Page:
for the Tempisque Bridge. After crossing the bridge follow the signs to Nicoya, Santa Cruz, 27 de Abril, then
Tamarindo. This route includes some dirt road driving on the stretch between 27 de Abril and Villareal. You
can avoid that by continuing north from Santa Cruz to Belén and hanging a left. It’s an easy drive with lots of
signs. You can do it in about four to five hours, depending on traffic and stops.
There’s also an airstrip two miles outside of town with daily service from San José (45-minute flight) by
SANSA and Travelair, and even direct flights on Delta. Private charter services are available too. And there’s
the international airport in Liberia, a 45-minute drive, which has regular service from Miami and Atlanta.
Tamarindo Rivermouth (El Estero)
This is the first break as you drive into town. It is accessible from anywhere in Tamarindo, but most directly
via the trail across from El Milagro. Best on upcoming medium tide and a strong northwest (rare) or combo
swell, but it’s good on souths too (which is mostly what you get). Good rights peel from outside the
rivermouth just off the reef and get fast and sometimes hollow, especially with winter offshores. The lefts go
into the rivermouth from the south, fast and sometimes hollow, too. But it all depends on the sand bars, of
course, and they’re good four out of five years.
Given its proximity to the hotels of Tamarindo, the rivermouth can get very crowded. But sometimes you can
get it to yourself because everyone else is at Playa Grande, other spots or sleeping in.
Tamarindo Beach Break
Pretty typical beach break. Can get good, and it is often crowded, especially in the evenings when the locals
and surf schools come out, but you can find the occasional peak to yourself. Like all of Tamarindo, it does
not break when the swell is small and the tide is high. Best on mid-tide.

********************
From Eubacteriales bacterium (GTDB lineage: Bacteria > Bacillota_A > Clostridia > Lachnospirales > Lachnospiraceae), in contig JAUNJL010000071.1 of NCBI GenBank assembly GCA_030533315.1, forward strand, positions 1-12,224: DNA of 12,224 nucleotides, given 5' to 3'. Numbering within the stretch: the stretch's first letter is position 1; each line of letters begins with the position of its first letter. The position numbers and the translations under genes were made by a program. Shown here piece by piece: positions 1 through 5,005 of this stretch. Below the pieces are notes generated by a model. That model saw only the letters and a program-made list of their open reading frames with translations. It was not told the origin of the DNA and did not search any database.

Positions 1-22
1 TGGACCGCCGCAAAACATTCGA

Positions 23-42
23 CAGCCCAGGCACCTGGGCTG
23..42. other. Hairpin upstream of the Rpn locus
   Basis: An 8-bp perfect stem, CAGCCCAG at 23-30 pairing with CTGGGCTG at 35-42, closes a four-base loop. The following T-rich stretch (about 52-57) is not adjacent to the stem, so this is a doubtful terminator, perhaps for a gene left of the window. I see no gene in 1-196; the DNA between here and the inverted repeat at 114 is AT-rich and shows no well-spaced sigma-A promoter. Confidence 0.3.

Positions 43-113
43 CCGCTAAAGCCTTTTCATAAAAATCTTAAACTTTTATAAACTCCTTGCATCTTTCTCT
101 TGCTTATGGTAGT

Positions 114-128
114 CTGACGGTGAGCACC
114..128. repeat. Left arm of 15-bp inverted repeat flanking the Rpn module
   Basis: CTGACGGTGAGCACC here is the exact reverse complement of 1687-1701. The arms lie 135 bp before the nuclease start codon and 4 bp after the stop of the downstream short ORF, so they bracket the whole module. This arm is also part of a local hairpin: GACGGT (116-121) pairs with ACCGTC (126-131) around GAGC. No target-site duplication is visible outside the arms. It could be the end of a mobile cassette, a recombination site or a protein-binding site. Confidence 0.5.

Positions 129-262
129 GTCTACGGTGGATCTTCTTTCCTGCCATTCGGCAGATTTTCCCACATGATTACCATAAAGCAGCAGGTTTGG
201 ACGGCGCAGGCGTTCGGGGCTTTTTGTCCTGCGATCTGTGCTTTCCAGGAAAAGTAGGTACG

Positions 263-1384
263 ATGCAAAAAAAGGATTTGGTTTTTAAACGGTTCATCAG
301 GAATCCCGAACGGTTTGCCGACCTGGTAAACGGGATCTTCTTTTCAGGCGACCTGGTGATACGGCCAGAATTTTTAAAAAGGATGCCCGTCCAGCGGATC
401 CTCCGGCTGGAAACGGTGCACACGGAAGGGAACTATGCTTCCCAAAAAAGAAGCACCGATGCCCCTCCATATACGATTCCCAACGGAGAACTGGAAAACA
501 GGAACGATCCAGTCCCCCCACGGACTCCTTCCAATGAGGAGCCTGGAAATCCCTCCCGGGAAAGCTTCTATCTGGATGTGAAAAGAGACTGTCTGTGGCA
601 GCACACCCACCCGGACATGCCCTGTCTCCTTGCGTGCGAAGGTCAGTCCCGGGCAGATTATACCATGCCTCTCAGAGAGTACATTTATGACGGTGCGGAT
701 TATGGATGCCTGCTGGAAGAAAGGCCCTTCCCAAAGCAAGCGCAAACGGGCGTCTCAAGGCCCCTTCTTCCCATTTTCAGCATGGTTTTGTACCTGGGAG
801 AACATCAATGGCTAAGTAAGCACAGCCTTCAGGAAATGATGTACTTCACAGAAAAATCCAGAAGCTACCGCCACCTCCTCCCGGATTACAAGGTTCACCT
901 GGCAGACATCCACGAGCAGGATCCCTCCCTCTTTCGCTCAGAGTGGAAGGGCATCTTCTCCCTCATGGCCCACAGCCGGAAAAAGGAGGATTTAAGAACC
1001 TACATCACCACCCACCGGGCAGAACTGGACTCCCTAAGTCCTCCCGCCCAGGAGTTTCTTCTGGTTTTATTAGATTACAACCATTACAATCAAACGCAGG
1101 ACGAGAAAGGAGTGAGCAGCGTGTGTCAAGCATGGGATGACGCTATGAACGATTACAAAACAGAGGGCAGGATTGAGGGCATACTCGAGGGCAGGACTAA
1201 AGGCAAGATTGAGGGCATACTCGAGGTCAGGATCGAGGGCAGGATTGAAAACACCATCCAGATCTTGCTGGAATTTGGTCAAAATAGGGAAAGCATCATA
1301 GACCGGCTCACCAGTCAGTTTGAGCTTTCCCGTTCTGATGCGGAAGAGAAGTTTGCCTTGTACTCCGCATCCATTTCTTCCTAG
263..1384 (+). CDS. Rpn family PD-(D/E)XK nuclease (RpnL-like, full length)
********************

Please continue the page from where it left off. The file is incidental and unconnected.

Directly in front of the Tamarindo Diría Hotel sits a small, lava finger reef. Off that reef breaks a nice right that
ranges from mushy to tubey, depending on the swell and tide. Works best on mid-tide and it does need
some swell. Low tide gets sketchy because it gets too shallow and it’s a lava rock bottom. It does not
handle a crowd well, and there is always a crowd. But if you stay at the Diría, or the Hotel Doly next door to
the north, you can watch it while having a beer and catch it just right—tide and crowd.
Rocky lava reef in front of the Zully Mar Restaurant. Mediocre at best.
Talk about perfect offshore reef barrels… Everyone who has ever come to Tamarindo has gazed at the lefts
breaking off the north side of the little deserted island out in Tamarindo Bay, and wondered why no one
surfs it. Get to the right vantage point and you will see rights breaking off the south side of the island too, but
the lefts are better. Just hop in a boat or paddle 20 to 30 minutes from the beach in front of Casa Cook’s
and Capitán Suizo. If you stay at Cala Luna or Sueño del Mar Bed & Breakfast the paddle is way shorter as
they are out near the point. Breaks best at higher tides. Something else cool about Isla Capitán: At low tide
the rights and lefts wrap around the island and break over a little reef into each other like clapping hands.
And you can ride these waves into each other. Hey, it's something to do on a low tide, blown out afternoon.
Excerpted from The Surfer's Guide to Costa Rica & SW Nicaragua, available at SurfTravelGear.com.
©1996-2012 SurfPress Publishing. All rights reserved.